• There are a ton of books, online tutorials and in-person classes to learn Illustrator. Choose the style that works best for you. Here are the books I found especially helpful to learn the basics of Illustrator:
  • Adobe Illustrator Classroom in a Book – It’s boring, but if you get through at least half of it, you’ll know your way around Illustrator pretty well.
  • Vector Basic Training – This book teaches you how to make things in Illustrator that actually look good.
  • Now for the fun stuff! Follow these online tutorials and be impressed by what you can make. Here are two my favorites – a logo and a scenic landscape.

Learn Photoshop

Step 3. Learn Some Specialities

Do you want to design mobile apps? Websites? Infographics? Explore them all, and pick and choose the ones you enjoy to get better at them.

Learn Logo Design

  • Learn how to make a logo that doesn’t suck: Logo Design Love
  • You’ll want to take it a step further than a logo though. Learn to create a consistent brand – from the website to the business cards. Check out this book, Designing Brand Identity.

Learn Mobile App Design

  • Start with this tutorial to get your feet wet on visual design for mobile apps.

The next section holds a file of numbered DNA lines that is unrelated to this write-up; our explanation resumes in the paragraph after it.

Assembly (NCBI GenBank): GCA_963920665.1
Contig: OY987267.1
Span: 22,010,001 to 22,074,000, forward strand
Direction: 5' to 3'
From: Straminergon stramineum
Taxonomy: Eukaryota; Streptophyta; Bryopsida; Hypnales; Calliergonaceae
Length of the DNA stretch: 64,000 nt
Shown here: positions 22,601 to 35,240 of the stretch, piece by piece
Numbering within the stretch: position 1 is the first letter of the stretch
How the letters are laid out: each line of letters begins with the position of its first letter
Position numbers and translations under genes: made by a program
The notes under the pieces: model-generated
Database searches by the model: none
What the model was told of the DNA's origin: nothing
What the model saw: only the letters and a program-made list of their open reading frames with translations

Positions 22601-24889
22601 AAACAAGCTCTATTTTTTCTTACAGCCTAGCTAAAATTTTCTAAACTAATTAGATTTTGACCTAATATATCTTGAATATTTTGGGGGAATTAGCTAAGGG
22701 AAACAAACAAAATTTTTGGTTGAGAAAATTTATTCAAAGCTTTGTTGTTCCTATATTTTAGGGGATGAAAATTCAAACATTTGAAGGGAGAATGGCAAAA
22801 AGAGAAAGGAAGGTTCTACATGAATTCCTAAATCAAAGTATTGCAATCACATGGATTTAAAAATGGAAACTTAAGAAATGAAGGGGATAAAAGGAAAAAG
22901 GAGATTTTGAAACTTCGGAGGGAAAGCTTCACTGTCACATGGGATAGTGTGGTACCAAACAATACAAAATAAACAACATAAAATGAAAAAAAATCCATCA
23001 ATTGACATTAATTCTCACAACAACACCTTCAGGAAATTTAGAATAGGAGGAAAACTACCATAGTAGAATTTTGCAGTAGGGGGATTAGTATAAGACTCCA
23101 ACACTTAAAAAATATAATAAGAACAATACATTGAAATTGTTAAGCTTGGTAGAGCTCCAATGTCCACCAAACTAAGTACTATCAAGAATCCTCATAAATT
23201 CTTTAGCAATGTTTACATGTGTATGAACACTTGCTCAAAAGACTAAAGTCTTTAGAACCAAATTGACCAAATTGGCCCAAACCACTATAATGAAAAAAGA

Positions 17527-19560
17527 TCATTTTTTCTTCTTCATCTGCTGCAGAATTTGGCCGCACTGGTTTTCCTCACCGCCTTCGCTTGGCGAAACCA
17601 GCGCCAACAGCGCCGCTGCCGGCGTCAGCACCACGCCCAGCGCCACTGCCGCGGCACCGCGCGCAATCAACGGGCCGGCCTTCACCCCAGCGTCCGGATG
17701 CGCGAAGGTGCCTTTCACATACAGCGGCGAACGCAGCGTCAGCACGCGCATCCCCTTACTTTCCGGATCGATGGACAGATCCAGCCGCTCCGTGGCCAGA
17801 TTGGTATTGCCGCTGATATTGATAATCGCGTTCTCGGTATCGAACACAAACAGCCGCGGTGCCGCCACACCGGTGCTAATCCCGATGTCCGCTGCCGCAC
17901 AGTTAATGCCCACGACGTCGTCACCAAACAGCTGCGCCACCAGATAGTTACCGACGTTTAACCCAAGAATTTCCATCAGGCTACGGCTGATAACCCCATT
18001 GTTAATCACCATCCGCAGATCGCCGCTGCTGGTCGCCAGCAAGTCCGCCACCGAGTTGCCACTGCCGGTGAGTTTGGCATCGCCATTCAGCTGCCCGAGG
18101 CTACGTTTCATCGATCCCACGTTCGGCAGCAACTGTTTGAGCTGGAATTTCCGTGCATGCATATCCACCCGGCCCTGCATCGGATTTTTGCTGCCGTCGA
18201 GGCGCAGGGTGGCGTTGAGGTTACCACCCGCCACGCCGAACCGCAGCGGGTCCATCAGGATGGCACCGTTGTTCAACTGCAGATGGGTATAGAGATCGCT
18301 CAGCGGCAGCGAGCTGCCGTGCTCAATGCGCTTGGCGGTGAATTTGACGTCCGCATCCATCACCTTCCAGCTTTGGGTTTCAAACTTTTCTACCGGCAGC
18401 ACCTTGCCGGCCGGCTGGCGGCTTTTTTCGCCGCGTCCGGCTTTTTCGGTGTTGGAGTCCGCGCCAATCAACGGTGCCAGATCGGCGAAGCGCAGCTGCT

• Read this short but very comprehensive and well-thought out book on iPhone design: Tapworthy. It will teach you how to make an app that not only looks good but is easy to use.
  • Geek out on the apps on your phone. Critique them. What works and what doesn’t?

Learn Web Design

Now for the hairy question of whether you need to know HTML/CSS as a designer: It depends on the job. Knowing it will definitely give you an edge in the job market. Even if you don’t want to be a web developer, it helps to know some basics. That way you know what is possible and what isn’t.

There are so many great resources to learn HTML and CSS:

  • My favorite free one is Web Design Tuts.
  • My favorite paid one (pretty affordable at $25/month) is Treehouse. If you’re starting from the beginning and want someone to explain things clearly and comprehensively, splurge for Treehouse tutorials.

Step 4. Build Your Portfolio

You don’t need to go to a fancy design school to get a job as a designer. But you do need a solid portfolio.

How do you build a portfolio if you’re just starting out for the first time? The good news is you don’t need to work on real projects with real clients to build a portfolio. Make up your own side projects. Here are a few ideas:

  • Design silly ideas for t-shirts.
  • Find poorly designed websites and redesign them.
  • Got an idea for an iPhone app? Mock it up.
  • Join a team at Startup Weekend and be a designer on a weekend project.
  • Enter a 99 designs contest to practice designing to a brief.
  • Do the graphic design exercises in the Creative Workshop book.
  • Find a local non-profit and offer to design for free.

Resist the temptation to include every thing you’ve ever designed in your portfolio. This is a place for your strongest work only.